The HTTP Request Hijacking attack on iOS that Skycure has identified may also exist in Android or other mobile-device platforms, but Skycure currently puts its focus primarily on Apple iOS. Skycure believes one danger in this type of man-in-the-middle attack on mobile devices is that it is much less visible to the victimized end-user than the more traditional computer-based form of the attack.

Source: Network World

Security experts warn against using LinkedIn app for Apple iPhone

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App embeds link to an email sender's profile and could compromise security of the device

The new LinkedIn iPhone app that embeds a link to an email sender’s profile on the professional network presents a number of security risks and should not be used, experts warned.

Criticism of the app, called Intro, started soon after its release last week. The first to slam LinkedIn was security consultancy Bishop Fox, which accused the site of “hijacking email.”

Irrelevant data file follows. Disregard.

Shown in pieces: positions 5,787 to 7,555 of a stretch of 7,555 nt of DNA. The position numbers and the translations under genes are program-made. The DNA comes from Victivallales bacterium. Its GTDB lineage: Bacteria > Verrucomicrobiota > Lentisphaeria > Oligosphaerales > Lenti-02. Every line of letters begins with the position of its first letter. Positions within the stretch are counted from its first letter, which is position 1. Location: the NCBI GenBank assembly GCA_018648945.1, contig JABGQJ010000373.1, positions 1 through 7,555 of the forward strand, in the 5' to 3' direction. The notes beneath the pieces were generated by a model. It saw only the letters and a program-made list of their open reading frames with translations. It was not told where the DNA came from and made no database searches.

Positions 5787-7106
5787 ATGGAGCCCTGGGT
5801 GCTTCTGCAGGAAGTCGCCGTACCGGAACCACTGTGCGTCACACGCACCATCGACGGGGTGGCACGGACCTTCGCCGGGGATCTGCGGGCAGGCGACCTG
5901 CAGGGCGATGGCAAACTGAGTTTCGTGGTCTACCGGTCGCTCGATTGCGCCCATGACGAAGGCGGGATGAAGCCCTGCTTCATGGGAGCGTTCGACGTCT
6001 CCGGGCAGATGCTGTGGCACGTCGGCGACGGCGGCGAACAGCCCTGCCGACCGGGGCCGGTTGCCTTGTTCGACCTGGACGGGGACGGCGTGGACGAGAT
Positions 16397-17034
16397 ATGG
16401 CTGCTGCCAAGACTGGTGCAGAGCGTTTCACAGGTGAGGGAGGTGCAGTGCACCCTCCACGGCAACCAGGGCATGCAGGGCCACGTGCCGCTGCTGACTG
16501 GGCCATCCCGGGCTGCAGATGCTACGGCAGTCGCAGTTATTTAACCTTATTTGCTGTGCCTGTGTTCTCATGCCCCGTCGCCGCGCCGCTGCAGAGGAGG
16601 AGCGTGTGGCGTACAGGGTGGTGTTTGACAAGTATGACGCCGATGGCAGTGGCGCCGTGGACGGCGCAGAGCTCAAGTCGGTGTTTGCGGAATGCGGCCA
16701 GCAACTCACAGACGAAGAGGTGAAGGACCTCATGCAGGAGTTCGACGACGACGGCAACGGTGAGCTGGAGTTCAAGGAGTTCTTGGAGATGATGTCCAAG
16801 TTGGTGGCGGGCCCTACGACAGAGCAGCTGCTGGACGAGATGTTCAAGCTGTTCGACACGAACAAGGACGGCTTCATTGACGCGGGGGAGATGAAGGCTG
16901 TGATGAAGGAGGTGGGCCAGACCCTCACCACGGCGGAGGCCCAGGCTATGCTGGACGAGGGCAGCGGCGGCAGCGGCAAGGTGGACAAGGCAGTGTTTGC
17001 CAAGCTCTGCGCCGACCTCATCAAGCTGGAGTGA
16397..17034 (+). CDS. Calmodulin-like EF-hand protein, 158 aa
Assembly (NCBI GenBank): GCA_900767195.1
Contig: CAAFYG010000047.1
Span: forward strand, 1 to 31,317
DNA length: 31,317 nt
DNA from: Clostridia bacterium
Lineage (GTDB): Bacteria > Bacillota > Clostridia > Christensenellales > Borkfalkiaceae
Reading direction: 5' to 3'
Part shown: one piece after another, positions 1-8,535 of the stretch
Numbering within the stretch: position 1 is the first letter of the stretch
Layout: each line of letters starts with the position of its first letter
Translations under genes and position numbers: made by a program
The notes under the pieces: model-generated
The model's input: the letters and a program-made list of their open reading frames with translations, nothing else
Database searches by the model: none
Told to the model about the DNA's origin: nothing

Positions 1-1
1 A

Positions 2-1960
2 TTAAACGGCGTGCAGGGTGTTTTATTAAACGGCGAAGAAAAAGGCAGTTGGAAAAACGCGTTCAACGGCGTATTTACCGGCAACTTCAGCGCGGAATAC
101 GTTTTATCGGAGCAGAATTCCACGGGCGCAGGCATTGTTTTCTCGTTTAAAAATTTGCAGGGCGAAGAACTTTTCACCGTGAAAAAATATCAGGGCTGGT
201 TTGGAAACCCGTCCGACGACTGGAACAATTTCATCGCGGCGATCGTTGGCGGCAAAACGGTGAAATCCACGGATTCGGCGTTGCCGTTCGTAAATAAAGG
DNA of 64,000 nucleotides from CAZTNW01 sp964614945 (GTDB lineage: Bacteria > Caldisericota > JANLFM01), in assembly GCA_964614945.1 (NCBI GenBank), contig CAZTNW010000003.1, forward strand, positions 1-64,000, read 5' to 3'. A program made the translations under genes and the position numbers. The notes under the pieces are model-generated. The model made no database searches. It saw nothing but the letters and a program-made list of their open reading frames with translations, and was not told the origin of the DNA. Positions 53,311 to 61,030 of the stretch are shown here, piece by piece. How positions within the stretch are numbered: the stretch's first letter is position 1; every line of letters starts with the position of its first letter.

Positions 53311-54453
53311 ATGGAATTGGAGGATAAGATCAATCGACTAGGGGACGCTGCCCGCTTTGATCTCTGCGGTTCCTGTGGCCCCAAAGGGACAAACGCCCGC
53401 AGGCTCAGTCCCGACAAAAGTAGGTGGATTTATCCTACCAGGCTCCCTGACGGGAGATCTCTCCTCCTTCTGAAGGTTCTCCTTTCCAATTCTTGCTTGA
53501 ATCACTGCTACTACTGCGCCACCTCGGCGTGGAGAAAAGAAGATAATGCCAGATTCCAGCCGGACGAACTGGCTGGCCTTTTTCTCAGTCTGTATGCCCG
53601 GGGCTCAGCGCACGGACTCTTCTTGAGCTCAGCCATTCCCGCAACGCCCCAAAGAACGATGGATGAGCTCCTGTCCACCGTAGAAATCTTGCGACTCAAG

Over the weekend, Jordan Wright, a security engineer at CoNetrix, said he was able to spoof  Intro profile information, using a technique that a criminal could easily replicate for a phishing attack.

On Monday, Neohapsis, which does penetration testing and risk assessment for mobile apps, got into the act, saying Intro users were taking on serious risks for a “marginal convenience feature at best.”

“I can’t think of a situation where a user would agree to a reduced level of transport security of their emails in exchange for the novelty of being able to instantly view their LinkedIn contact’s details in the iPhone email client,” Gene Meltser, technical director at Neohapsis Labs, said.

LinkedIn has defended Intro, saying the criticism is based oninaccuracies and misperceptions“.

Wright’s spoofing experiment started with the interception of the security profile Intro inserts into iOS. He then found the username and password used to log into the LinkedIn service and grabbed the first email to look closely at what LinkedIn injects.